Shoppers hoping for a let-up in the by now world-famous Norwegian butter shortage are in for a potential disappointment, according to reports.
Whilst Norway’s low carb march continues, feeding cows are still feeling the effects of 2011’s disastrous summer. The grass is a long way from being green on any side of any fences.
Milk quotas have increased, but cows have decreased. TINE’s Harald Volden says there are 5,000 fewer dairy-friendly bovines in Norway.
“Many milk farmers are struggling to up production”, he tells Aftenposten, “the situation won’t change until the new grazing season has begun.”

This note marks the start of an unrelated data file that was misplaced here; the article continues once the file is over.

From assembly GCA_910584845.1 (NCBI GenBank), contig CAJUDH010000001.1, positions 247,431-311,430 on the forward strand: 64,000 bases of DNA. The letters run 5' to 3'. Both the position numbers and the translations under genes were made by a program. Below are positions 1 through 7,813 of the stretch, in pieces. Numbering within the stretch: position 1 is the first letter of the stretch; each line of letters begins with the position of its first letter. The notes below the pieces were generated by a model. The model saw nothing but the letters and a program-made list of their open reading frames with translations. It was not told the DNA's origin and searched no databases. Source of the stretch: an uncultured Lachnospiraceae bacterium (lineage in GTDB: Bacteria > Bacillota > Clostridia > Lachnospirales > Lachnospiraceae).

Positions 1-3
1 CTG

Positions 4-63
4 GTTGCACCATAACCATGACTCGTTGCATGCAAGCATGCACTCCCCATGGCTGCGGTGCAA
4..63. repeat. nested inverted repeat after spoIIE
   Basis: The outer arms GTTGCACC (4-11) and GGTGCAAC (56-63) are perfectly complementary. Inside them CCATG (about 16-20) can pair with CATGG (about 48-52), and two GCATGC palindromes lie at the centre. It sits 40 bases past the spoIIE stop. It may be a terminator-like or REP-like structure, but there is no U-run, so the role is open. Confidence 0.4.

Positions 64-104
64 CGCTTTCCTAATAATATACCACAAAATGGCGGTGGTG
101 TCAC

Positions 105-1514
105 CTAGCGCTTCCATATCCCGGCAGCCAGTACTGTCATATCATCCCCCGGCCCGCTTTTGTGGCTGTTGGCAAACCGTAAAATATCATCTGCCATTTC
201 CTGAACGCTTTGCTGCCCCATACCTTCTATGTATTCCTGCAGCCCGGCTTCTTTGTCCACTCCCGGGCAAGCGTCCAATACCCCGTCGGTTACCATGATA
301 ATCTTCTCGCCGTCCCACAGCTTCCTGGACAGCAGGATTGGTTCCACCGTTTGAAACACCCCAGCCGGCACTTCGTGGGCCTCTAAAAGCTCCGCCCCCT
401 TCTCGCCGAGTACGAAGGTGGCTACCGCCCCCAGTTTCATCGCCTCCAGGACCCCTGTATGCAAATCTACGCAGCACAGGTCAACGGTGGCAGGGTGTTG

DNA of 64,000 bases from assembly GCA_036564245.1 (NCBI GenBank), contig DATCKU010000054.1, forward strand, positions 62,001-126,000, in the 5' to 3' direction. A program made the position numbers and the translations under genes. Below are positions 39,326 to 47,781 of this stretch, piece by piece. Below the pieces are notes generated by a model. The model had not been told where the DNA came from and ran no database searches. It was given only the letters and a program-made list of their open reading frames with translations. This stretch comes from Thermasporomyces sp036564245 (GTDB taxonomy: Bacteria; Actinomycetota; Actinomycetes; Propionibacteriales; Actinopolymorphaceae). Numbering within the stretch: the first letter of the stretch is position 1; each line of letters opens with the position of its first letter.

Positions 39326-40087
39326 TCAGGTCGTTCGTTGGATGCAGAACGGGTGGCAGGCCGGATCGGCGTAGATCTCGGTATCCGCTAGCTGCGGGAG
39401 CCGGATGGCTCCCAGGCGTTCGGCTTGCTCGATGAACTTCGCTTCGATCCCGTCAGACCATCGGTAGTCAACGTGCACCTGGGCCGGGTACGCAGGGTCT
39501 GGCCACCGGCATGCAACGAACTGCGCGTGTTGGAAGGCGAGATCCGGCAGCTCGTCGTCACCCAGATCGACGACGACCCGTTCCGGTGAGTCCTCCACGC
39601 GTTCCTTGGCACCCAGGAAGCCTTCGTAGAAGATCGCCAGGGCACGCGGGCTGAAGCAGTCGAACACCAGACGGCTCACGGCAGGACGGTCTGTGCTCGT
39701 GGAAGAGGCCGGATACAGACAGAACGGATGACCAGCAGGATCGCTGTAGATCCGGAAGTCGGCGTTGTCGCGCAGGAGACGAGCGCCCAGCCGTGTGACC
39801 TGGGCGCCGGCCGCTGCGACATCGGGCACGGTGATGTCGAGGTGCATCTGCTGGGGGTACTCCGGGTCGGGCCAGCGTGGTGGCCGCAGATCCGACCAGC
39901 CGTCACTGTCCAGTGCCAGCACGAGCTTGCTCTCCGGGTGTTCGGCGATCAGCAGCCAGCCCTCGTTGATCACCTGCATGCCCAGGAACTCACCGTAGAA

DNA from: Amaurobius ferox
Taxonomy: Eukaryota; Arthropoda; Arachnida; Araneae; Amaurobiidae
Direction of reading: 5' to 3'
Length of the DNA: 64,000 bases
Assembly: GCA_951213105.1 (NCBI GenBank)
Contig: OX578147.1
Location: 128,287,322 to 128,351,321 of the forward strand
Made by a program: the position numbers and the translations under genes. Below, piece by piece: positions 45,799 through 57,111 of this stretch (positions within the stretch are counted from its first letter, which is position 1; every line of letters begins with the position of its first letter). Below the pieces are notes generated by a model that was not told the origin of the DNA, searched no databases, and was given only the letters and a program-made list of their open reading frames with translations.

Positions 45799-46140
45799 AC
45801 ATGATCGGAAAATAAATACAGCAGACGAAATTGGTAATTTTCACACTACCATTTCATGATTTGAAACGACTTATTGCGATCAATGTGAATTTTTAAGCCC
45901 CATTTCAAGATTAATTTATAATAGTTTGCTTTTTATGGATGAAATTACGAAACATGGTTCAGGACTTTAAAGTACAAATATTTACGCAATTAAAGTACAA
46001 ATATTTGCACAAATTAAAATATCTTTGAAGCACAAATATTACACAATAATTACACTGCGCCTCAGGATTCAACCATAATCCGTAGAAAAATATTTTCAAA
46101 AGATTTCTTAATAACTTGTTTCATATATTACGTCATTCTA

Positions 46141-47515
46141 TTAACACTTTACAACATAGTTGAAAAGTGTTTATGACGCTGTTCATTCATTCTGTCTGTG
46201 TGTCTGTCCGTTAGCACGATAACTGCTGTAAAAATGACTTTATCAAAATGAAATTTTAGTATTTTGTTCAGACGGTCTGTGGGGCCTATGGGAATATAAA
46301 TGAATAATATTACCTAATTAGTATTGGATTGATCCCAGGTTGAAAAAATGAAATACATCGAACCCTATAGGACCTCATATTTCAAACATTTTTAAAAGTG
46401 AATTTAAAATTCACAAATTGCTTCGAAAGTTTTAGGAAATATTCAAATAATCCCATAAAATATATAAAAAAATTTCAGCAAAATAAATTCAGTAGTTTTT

Imports of Irish, Belgian, and French butter have been helping consumers find the ordinary product, which has slipped off the supermarket shelves for TINE.
Nevertheless, with no guarantee of good weather this summer, cows and consumers will be looking hungrily on.
TINE’s director of communications, Elisabeth Morthen, says 2012 milk deliveries will also be demanding, but blames “fat balance distribution” amongst some of their products for being at the root of the problem.
According to her, butter production has now reached normal levels, though, which will mean good news for consumers.
“Our entire supply line was empty so we had to build up our own stocks. We’ll be sending butter out to the wholesalers from the beginning of this week, meaning TINE butter will be available in stores during the course of this month, as promised.”
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